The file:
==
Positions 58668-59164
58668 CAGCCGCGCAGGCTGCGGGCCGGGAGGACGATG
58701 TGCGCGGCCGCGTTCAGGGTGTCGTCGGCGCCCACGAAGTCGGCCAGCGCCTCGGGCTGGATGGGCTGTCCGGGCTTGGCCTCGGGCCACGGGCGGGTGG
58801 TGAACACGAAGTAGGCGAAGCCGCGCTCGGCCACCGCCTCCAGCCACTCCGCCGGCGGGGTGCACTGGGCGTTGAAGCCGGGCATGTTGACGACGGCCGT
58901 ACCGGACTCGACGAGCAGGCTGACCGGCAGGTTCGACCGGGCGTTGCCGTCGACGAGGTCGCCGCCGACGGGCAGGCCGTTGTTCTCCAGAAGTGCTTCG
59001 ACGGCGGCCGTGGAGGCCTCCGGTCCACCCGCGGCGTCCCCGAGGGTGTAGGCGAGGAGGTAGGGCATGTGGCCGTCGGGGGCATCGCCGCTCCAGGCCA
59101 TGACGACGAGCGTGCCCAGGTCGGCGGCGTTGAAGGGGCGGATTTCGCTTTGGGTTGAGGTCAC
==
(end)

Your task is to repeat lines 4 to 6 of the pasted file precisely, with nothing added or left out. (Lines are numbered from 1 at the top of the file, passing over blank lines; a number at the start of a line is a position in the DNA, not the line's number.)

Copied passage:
58801 TGAACACGAAGTAGGCGAAGCCGCGCTCGGCCACCGCCTCCAGCCACTCCGCCGGCGGGGTGCACTGGGCGTTGAAGCCGGGCATGTTGACGACGGCCGT
58901 ACCGGACTCGACGAGCAGGCTGACCGGCAGGTTCGACCGGGCGTTGCCGTCGACGAGGTCGCCGCCGACGGGCAGGCCGTTGTTCTCCAGAAGTGCTTCG
59001 ACGGCGGCCGTGGAGGCCTCCGGTCCACCCGCGGCGTCCCCGAGGGTGTAGGCGAGGAGGTAGGGCATGTGGCCGTCGGGGGCATCGCCGCTCCAGGCCA